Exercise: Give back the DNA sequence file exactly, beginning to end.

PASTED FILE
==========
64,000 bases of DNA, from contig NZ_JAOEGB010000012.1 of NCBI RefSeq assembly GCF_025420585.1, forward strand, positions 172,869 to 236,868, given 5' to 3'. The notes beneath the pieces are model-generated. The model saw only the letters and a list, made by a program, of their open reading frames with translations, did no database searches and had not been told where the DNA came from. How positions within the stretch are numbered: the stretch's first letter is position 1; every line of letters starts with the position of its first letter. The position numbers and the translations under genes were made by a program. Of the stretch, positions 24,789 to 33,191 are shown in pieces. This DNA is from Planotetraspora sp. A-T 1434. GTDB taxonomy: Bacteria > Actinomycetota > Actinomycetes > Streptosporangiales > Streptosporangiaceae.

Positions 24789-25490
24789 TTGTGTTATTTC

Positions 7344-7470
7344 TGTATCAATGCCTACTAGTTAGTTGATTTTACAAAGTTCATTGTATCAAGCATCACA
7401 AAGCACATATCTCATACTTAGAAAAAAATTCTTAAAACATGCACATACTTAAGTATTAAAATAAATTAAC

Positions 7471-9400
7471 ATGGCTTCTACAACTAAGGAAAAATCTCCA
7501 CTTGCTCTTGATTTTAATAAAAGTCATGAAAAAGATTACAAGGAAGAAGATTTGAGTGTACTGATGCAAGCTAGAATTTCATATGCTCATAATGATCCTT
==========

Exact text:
64,000 bases of DNA, from contig NZ_JAOEGB010000012.1 of NCBI RefSeq assembly GCF_025420585.1, forward strand, positions 172,869 to 236,868, given 5' to 3'. The notes beneath the pieces are model-generated. The model saw only the letters and a list, made by a program, of their open reading frames with translations, did no database searches and had not been told where the DNA came from. How positions within the stretch are numbered: the stretch's first letter is position 1; every line of letters starts with the position of its first letter. The position numbers and the translations under genes were made by a program. Of the stretch, positions 24,789 to 33,191 are shown in pieces. This DNA is from Planotetraspora sp. A-T 1434. GTDB taxonomy: Bacteria > Actinomycetota > Actinomycetes > Streptosporangiales > Streptosporangiaceae.

Positions 24789-25490
24789 TTGTGTTATTTC

Positions 7344-7470
7344 TGTATCAATGCCTACTAGTTAGTTGATTTTACAAAGTTCATTGTATCAAGCATCACA
7401 AAGCACATATCTCATACTTAGAAAAAAATTCTTAAAACATGCACATACTTAAGTATTAAAATAAATTAAC

Positions 7471-9400
7471 ATGGCTTCTACAACTAAGGAAAAATCTCCA
7501 CTTGCTCTTGATTTTAATAAAAGTCATGAAAAAGATTACAAGGAAGAAGATTTGAGTGTACTGATGCAAGCTAGAATTTCATATGCTCATAATGATCCTT